As a first entry in this blog, I would like to draw attention to the prediction of Ray Kurzweil (The Singularity Is Near, 2005) that machine intelligence will overtake human intelligence around mid-century. This point has been named the “singularity”. “The technological singularity is the hypothetical future emergence of greater-than-human superintelligence through technological means. Since the capabilities of such intelligence would be difficult for an unaided human mind to comprehend, the occurrence of a technological singularity is seen as an intellectual event horizon, beyond which events cannot be predicted or understood.” – Wikipedia.
The documentary “Transcendent Man” is a thought-provoking presentation of Kurzweil’s ideas. However, a related and more entertaining video caught my attention, and serves to raise the question of man’s relation with machine intelligence: Singularity: How Scared Should We Be?
If Kurzweil’s peredictions are true, the kind of technical translation I do should eventually be performed as well if not better by computers, even if I don’t live to see it. Literary translation is another question as far as I am concerned. Manipulating information is one thing, plumbing the human soul is another.
Post Scriptum: An Interview with Kurzweil on Translation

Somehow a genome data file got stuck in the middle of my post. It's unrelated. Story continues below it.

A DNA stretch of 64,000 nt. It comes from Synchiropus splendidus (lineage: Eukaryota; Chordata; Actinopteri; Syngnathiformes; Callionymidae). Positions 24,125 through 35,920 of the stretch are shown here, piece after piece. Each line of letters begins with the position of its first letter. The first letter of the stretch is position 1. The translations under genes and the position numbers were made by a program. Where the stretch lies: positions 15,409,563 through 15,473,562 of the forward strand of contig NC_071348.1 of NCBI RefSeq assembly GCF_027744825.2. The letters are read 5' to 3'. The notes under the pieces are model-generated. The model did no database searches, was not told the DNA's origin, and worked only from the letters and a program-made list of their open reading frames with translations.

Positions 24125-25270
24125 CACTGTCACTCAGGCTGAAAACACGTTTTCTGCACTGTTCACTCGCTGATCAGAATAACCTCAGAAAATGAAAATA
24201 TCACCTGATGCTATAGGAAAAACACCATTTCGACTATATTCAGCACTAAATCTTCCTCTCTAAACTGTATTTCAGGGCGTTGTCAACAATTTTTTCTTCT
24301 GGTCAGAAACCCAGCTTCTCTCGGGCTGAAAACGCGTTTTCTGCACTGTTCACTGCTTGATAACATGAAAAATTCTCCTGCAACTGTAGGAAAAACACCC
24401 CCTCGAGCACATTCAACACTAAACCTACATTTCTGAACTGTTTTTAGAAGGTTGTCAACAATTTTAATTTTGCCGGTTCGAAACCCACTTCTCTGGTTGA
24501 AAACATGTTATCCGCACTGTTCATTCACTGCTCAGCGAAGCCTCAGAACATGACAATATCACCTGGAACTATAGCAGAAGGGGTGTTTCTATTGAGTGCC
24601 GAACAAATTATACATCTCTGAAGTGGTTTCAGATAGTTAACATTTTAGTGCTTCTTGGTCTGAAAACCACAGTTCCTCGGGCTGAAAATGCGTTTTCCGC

After writing the above I cam across an interview with Ray Kurzweil precisely on the question of the future of machine translation technology. The interview was referenced in the book Found in Translation: How Language Shapes Our Lives and Transforms the World. In fact, it is one of the authors of the book, Nataly Kelly, who conducts the interview available here:
Kurzweil is more specific here, predicting that machines will achieve human levels of translation by 2029. On the other hand he cautions that there is no substitute for reading literature in the original language. As he explains, even with human translations, something of the specific culture of another language is lost in translation. And furthermore he doesn’t see human translators being out of work, anymore than musicians are out of work because of the power of present-day computers to generate music. Human translators will just be able to do more while working differently.
In this interview, Kurzweil characterizes translation as “the most high-level type of work one can imagine …. The epitome of human intelligence is our ability to command language. That is why Alan Turing based the Turing test, which is a test of whether or not a computer is operating at human levels, on a command of language.”
And it is precisely because of the complexity of translation that humans must harness the power of machines to improve it. “These tools are going to increase our ability to use, create, understand, manipulate and translate language,” Kurzweil explains. “The idea is not to resist the tools, but to use them to do more.”